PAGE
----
A Multiyear Constraint on Ammonia Emissions and Deposition Within the US Corn Belt

Cheng Hu, Timothy J. Griffis, Alexander Frie, John M. Baker, Jeffrey D. Wood, Dylan B. Millet, Zhongjie Yu, Xueying Yu, Alan C. Czarnetzki

Research output: Contribution to journalArticlepeer-review


The US Corn Belt is a global hotspot of atmospheric ammonia (NH3), a gas known to adversely impact the environment and human health. We combine hourly tall tower (100 m) measurements and bi-weekly, spatially distributed, ground-based observations from the Ammonia Monitoring Network with the US National Emissions Inventory (NEI) and WRF-Chem simulations to constrain NH3 emissions from April to September 2017–2019. We show that: (1) NH3 emissions peaked from May to July and were 1.6–1.7 times the annual NEI average; (2) average growing season NH3 emissions from agricultural lands were remarkably similar across years (3.27–3.64 nmol m−2 s−1), yet showed substantial episodic variability driven by meteorology and land management; (3) dry deposition was 40% of gross emissions from agricultural lands and exceeded 100% of gross emissions in natural lands. Our findings provide an important benchmark for evaluating future NH3 emissions and mitigation efforts.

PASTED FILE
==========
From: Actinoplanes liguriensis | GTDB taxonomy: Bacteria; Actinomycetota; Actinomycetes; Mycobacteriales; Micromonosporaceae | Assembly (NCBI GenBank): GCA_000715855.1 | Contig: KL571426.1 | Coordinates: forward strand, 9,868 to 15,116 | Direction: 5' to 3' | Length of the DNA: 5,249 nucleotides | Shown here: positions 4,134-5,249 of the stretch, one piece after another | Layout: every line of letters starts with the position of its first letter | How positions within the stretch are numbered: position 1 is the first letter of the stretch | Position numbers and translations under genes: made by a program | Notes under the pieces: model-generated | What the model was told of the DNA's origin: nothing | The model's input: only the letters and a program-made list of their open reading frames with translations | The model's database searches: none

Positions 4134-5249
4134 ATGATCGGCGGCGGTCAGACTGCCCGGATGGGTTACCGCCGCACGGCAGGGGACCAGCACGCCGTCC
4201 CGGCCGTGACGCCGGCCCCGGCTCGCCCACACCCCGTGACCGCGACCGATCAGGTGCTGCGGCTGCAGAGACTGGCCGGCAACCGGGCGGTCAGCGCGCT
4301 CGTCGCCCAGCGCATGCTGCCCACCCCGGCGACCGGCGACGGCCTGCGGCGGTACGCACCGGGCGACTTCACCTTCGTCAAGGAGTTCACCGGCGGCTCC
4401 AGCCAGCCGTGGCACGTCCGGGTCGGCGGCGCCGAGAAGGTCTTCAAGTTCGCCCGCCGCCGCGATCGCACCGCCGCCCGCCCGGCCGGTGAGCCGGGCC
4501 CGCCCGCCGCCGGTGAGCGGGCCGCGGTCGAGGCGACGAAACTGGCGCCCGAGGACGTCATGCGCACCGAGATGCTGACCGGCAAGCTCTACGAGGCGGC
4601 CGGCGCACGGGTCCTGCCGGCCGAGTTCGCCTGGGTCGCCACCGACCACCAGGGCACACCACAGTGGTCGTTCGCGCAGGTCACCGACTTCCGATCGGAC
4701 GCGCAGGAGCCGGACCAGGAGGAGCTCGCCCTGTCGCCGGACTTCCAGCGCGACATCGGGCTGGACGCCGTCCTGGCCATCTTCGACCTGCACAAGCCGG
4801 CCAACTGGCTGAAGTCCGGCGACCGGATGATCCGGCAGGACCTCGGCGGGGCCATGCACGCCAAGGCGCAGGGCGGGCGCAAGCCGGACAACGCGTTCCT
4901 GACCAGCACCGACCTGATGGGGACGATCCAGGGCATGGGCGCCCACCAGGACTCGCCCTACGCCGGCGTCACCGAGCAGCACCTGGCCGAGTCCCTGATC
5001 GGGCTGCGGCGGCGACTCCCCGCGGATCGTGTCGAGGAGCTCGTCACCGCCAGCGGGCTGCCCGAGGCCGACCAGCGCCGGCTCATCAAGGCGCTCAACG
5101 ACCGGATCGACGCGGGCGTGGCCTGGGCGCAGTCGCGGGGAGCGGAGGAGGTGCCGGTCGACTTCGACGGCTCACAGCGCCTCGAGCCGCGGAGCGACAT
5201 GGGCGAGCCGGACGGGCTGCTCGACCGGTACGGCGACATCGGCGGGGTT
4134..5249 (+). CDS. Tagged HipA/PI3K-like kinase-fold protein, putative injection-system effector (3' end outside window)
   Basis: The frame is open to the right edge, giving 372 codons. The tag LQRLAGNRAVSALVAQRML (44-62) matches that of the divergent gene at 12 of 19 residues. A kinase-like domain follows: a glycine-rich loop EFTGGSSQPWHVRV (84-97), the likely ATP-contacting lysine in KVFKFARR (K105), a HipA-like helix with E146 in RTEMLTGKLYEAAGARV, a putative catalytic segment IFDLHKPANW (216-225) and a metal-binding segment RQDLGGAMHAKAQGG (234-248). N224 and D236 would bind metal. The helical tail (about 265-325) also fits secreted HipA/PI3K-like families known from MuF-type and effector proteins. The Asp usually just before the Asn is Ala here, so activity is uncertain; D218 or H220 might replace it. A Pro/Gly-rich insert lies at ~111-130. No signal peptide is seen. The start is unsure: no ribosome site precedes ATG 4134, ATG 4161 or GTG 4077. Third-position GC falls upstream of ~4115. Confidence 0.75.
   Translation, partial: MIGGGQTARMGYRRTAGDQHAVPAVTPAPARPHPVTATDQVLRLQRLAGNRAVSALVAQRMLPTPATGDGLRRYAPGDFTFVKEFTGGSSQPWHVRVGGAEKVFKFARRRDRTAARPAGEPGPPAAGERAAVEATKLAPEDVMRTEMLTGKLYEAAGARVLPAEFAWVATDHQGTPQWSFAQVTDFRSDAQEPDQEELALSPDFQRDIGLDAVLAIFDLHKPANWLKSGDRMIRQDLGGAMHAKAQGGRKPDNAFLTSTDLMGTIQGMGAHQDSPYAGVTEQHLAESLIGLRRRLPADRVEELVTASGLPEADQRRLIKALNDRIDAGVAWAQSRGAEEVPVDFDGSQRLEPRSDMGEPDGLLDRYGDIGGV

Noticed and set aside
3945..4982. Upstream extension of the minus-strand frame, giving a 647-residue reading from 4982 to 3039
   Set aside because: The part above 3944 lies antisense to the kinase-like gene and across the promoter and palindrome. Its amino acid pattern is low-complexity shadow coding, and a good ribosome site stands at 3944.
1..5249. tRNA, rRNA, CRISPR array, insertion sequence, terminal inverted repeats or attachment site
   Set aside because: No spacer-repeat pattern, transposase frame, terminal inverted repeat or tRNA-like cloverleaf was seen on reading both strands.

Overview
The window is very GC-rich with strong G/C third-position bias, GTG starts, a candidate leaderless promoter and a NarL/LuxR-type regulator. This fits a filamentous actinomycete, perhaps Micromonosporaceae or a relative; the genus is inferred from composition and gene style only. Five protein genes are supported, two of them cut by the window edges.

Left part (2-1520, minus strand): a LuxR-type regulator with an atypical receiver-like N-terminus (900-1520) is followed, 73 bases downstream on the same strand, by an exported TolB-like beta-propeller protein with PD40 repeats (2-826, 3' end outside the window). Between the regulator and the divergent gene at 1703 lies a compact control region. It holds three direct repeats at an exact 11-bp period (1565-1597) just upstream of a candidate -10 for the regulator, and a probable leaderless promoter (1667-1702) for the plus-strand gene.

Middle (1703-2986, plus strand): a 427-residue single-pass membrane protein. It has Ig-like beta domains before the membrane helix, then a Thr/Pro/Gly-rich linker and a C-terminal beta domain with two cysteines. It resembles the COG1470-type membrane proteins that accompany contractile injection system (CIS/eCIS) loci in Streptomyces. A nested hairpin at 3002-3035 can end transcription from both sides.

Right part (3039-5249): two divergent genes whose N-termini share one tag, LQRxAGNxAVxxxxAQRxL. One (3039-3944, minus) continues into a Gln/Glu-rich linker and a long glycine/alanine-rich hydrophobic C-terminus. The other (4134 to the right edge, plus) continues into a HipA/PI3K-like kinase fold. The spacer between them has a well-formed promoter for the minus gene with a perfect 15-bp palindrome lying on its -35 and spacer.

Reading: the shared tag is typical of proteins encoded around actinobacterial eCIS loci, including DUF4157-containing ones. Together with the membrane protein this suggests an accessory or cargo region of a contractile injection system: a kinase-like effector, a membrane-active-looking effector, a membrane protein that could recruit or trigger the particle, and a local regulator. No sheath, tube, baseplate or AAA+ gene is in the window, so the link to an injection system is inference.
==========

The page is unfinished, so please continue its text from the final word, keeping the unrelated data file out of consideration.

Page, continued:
Original languageEnglish (US)
Article numbere2020GL090865
JournalGeophysical Research Letters
Issue number6
StatePublished - Mar 28 2021
Externally publishedYes


  • US Corn Belt
  • WRF-Chem modeling
  • agriculture
  • ammonia emissions
  • deposition
  • forests
  • mitigation
  • reactive nitrogen
  • tall tower

ASJC Scopus subject areas

  • Geophysics
  • Earth and Planetary Sciences(all)


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